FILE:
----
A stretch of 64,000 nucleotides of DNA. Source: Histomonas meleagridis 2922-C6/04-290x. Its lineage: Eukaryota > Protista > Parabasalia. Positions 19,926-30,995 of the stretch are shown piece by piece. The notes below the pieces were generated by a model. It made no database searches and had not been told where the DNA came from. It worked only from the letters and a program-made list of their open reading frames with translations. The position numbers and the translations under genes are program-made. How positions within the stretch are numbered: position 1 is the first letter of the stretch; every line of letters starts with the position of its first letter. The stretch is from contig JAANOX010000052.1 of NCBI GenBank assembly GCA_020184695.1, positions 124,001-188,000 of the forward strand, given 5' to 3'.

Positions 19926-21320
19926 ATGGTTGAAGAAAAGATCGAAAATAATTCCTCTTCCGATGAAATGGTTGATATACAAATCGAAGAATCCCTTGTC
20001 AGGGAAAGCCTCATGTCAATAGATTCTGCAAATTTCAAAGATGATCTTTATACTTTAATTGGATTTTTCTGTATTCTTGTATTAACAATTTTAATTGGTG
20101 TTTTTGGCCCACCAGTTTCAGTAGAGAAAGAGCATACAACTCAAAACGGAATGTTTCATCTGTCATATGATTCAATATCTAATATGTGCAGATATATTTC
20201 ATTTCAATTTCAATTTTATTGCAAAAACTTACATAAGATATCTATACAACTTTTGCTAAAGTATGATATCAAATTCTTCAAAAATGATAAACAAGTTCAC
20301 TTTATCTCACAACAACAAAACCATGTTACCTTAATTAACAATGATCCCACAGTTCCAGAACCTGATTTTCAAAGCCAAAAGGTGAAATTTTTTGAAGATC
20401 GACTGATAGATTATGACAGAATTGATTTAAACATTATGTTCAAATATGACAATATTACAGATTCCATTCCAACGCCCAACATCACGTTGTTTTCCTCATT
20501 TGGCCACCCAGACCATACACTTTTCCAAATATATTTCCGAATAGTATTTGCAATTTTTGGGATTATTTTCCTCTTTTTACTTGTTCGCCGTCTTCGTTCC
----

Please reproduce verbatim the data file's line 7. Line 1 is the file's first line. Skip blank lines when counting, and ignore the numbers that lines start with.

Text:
20301 TTTATCTCACAACAACAAAACCATGTTACCTTAATTAACAATGATCCCACAGTTCCAGAACCTGATTTTCAAAGCCAAAAGGTGAAATTTTTTGAAGATC